Home     Getting Started     To Survive in the Universe    
Inhabited Sky
    News@Sky     Astro Photo     The Collection     Forum     Blog New!     FAQ     Press     Login  

NGC 4473



Upload your image

DSS Images   Other Images

Related articles

RR Lyrae-based calibration of the Globular Cluster Luminosity Function
We test whether the peak absolute magnitude MV(TO) of theGlobular Cluster Luminosity Function (GCLF) can be used for reliableextragalactic distance determination. Starting with the luminosityfunction of the Galactic Globular Clusters listed in Harris catalogue,we determine MV(TO) either using current calibrations of theabsolute magnitude MV(RR) of RR Lyrae stars as a function ofthe cluster metal content [Fe/H] and adopting selected cluster samples.We show that the peak magnitude is slightly affected by the adoptedMV(RR)-[Fe/H] relation, with the exception of that based onthe revised Baade-Wesselink method, while it depends on the criteria toselect the cluster sample. Moreover, grouping the Galactic GlobularClusters by metallicity, we find that the metal-poor (MP) ([Fe/H]<-1.0, <[Fe/H]>~-1.6) sample shows peak magnitudes systematicallybrighter by about 0.36mag than those of the metal-rich (MR) ([Fe/H]>-1.0, (<[Fe/H]>~-0.6) one, in substantial agreement with thetheoretical metallicity effect suggested by synthetic Globular Clusterpopulations with constant age and mass function. Moving outside theMilky Way, we show that the peak magnitude of the MP clusters in M31appears to be consistent with that of Galactic clusters with similarmetallicity, once the same MV(RR)-[Fe/H] relation is used fordistance determination. As for the GCLFs in other external galaxies,using Surface Brightness Fluctuations (SBF) measurements we giveevidence that the luminosity functions of the blue (MP) GlobularClusters peak at the same luminosity within ~0.2mag, whereas for the red(MR) samples the agreement is within ~0.5mag even accounting for thetheoretical metallicity correction expected for clusters with similarages and mass distributions. Then, using the SBF absolute magnitudesprovided by a Cepheid distance scale calibrated on a fiducial distanceto Large Magellanic Cloud (LMC), we show that the MV(TO)value of the MP clusters in external galaxies is in excellent agreementwith the value of both Galactic and M31 ones, as inferred by an RR Lyraedistance scale referenced to the same LMC fiducial distance. Eventually,adopting μ0(LMC) = 18.50mag, we derive that the luminosityfunction of MP clusters in the Milky Way, M31, and external galaxiespeak at MV(TO) =-7.66 +/- 0.11, - 7.65 +/- 0.19 and -7.67 +/-0.23mag, respectively. This would suggest a value of -7.66 +/- 0.09mag(weighted mean), with any modification of the LMC distance modulusproducing a similar variation of the GCLF peak luminosity.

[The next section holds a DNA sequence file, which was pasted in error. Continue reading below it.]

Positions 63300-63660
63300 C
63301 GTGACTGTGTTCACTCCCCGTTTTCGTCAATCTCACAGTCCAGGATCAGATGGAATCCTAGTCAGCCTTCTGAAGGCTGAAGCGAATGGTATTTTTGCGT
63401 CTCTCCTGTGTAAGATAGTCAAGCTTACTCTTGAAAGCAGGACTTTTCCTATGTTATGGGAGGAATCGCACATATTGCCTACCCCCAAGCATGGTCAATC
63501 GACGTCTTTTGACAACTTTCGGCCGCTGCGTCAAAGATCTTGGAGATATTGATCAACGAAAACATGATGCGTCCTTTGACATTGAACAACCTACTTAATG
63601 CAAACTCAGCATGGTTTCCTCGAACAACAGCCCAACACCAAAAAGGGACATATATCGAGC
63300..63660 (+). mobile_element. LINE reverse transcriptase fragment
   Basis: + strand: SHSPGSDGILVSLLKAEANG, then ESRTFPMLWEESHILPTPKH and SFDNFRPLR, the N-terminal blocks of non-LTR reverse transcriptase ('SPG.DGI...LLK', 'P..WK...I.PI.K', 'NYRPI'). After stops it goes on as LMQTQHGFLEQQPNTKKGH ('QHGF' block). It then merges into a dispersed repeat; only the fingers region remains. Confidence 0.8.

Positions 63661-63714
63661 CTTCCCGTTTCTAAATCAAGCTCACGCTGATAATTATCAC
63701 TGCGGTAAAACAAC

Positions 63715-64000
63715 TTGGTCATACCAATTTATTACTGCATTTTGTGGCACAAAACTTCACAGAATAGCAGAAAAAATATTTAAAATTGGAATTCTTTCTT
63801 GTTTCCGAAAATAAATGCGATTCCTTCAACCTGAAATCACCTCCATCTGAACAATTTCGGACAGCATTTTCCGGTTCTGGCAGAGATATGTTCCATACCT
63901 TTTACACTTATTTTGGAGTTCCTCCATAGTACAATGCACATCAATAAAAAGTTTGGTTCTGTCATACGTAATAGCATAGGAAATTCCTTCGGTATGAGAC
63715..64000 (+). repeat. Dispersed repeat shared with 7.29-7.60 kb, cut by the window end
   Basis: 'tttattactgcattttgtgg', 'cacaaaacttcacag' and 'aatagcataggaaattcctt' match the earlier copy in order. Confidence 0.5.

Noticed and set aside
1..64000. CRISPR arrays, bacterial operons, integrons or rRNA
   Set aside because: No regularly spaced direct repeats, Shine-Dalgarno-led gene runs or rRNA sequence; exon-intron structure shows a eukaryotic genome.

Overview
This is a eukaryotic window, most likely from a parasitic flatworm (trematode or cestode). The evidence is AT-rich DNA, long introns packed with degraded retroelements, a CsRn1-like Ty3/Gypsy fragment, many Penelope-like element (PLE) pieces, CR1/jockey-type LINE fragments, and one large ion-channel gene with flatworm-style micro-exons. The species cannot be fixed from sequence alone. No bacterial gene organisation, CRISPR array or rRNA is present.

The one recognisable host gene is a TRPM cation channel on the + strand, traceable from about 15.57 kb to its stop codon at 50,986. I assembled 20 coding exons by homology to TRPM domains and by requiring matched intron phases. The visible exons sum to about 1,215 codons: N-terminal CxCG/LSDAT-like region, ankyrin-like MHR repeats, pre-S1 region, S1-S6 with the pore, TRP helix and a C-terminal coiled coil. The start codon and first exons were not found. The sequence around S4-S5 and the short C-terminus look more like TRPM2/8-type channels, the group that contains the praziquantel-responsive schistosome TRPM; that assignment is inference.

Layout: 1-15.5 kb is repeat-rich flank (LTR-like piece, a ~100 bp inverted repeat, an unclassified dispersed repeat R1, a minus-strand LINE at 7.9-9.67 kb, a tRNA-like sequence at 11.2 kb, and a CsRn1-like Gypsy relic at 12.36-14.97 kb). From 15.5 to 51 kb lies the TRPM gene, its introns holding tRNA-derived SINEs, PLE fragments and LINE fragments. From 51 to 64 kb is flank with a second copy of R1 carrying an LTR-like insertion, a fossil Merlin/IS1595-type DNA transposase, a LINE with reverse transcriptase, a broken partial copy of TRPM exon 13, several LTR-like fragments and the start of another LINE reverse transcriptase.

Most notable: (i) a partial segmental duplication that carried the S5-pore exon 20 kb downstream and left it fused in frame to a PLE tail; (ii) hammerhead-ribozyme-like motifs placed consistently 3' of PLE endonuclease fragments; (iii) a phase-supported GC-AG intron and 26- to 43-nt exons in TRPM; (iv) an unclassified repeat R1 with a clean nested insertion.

The SAURON project - VI. Line strength maps of 48 elliptical and lenticular galaxies
We present absorption line strength maps of 48 representative ellipticaland lenticular galaxies obtained as part of a survey of nearby galaxiesusing our custom-built integral-field spectrograph, SAURON, operating onthe William Herschel Telescope. Using high-quality spectra, spatiallybinned to a constant signal-to-noise ratio, we measure four key age,metallicity and abundance ratio sensitive indices from the Lick/IDSsystem over a two-dimensional field extending up to approximately oneeffective radius. A discussion of calibrations and offsets is given,along with a description of error estimation and nebular emissioncorrection. We modify the classical Fe5270 index to define a new index,Fe5270S, which maximizes the useable spatial coverage ofSAURON. Maps of Hβ, Fe5015, Mgb and Fe5270S arepresented for each galaxy. We use the maps to compute average linestrengths integrated over circular apertures of one-eighth effectiveradius, and compare the resulting relations of index versus velocitydispersion with previous long-slit work. The metal line strength mapsshow generally negative gradients with increasing radius roughlyconsistent with the morphology of the light profiles. Remarkabledeviations from this general trend exist, particularly the Mgb isoindexcontours appear to be flatter than the isophotes of the surfacebrightness for about 40 per cent of our galaxies without significantdust features. Generally, these galaxies exhibit significant rotation.We infer from this that the fast-rotating component features a highermetallicity and/or an increased Mg/Fe ratio as compared to the galaxy asa whole. The Hβ maps are typically flat or show a mild positiveoutwards radial gradient, while a few galaxies show strong central peaksand/or elevated overall Hβ strength likely connected to recent starformation activity. For the most prominent post-starburst galaxies, eventhe metal line strength maps show a reversed gradient.